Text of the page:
Last Thursday, I launched Quick Sprout University, which is a free video library of 107 videos that helps you learn online marketing.
The purpose of launching Quick Sprout University was to see how video content performed against free software tools and content guides.
An advanced guide can easily generate Quick Sprout 361,494 visitors and 8,421 email opt-ins within a few months. A free marketing tool, on the other hand, generated Quick Sprout 17,747 unique visitors within 4 days, and it helped increase time spent on site to over 3 minutes.
Do you know why text drives more traffic than video content? Learn from these four key takeaways.
So, how did the videos perform compared to the other marketing tactics I leveraged? Here are the results:
Videos don’t drive too much traffic
Each video on Quick Sprout University contains a transcript to help with search engine indexing and rankings, but the initial traffic from the videos wasn’t that high.
On that Thursday, I had 19,137 visits, which is lower than my normal Thursday. The videos themselves were viewed 7,100 times according to Wistia.
In many cases, people didn’t watch every single minute of each of those videos as my average video is 8 minutes long and my average time on site stayed flat at 3 minutes and 11 seconds.
I thought they would have been as successful, if not more successful, as the tool launch, but the videos were not. For the amount of money and time spent on the project, it is actually much cheaper to generate long-term traffic through advanced guides than through video content.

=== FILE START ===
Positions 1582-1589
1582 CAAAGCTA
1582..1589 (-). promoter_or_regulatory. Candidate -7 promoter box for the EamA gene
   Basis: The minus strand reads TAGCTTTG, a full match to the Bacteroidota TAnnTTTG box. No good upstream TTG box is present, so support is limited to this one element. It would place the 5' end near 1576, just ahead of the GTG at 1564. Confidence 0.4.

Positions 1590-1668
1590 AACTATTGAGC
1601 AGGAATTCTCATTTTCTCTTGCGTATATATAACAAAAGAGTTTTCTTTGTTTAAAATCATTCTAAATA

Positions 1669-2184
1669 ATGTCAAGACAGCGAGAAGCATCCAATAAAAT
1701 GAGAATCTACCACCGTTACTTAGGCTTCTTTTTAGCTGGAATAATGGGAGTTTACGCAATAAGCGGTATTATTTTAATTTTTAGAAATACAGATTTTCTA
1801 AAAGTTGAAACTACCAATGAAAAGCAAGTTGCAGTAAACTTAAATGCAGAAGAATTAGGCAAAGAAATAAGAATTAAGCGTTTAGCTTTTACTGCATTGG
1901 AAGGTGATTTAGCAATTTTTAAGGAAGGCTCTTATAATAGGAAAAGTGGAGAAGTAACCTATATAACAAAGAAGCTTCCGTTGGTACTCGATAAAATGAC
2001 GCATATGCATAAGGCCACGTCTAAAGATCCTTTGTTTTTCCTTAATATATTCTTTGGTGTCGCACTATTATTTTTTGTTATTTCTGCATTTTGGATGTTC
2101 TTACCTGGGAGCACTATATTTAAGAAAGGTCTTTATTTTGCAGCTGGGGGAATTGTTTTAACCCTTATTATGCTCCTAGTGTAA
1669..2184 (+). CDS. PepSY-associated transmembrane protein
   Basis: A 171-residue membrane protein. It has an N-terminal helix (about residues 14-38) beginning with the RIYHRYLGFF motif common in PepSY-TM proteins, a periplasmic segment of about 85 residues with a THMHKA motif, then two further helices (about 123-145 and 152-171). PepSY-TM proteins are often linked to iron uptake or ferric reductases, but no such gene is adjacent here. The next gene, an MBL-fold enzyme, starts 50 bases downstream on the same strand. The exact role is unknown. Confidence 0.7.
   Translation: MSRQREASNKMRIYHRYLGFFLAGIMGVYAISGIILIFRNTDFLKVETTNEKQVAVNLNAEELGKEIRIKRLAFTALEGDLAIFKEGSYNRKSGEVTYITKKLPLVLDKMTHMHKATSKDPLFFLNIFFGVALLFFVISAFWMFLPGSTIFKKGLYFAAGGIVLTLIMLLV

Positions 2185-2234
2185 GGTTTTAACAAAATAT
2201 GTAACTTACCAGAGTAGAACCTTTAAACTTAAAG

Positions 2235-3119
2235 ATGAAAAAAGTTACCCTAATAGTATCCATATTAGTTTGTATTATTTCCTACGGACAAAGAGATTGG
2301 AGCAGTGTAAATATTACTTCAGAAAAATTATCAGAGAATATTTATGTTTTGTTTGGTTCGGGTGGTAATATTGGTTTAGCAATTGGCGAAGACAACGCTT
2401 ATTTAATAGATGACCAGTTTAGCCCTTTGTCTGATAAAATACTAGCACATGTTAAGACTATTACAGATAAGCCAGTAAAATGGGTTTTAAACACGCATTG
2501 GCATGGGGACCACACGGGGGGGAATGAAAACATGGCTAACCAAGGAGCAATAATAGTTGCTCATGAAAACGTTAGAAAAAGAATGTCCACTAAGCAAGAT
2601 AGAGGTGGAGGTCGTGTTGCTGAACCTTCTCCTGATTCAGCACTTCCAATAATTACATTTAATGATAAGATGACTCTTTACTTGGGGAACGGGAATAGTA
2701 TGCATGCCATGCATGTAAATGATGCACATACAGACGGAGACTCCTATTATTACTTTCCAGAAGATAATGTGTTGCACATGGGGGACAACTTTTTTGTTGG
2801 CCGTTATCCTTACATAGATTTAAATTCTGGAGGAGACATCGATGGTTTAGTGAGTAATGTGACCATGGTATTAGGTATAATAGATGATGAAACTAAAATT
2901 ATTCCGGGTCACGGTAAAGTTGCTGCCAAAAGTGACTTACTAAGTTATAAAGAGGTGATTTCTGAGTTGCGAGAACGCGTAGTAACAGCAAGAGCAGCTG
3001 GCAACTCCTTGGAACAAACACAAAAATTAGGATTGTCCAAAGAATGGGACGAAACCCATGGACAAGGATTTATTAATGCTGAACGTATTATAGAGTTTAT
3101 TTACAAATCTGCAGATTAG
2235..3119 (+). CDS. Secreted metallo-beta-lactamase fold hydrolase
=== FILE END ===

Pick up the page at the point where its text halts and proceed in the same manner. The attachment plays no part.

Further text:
Sure, if I added the videos to YouTube, it could make them more popular, but I didn’t do this for one main reason… emails. I want to be able to collect emails eventually, and through Wistia you can easily do so.
People love videos
Although the videos didn’t drive as many visitors as I would have liked, I got more grateful Quick Sprout readers contacting me than I ever had before.
I got three voicemails from readers saying “thank you” for the videos, and I received over one hundred comments from readers saying how great the content is. The weird part is, none of the comments were “hate” comments, which is rare.
But one reason I think I got so many grateful comments was because I’ve given away a lot for free in the month of October. My freebies ranged from the copywriting guide to the free SEO tool and now Quick Sprout University. My hypothesis would be that if I released less content for free during the month, I would have received less praise. Nonetheless, I will take whatever I can get.
People need direction
The big mistake I made with Quick Sprout University is that I screwed up on the design. Digital Telepathy did an awesome job of designing what I wanted, but the direction I gave them wasn’t the best. I should have listened to their suggestions.
I told them to design something similar to YouTube, but a much simpler version. I should have had them create a design that is more similar to TreeHouse or Lynda, where everything is categorized into modules.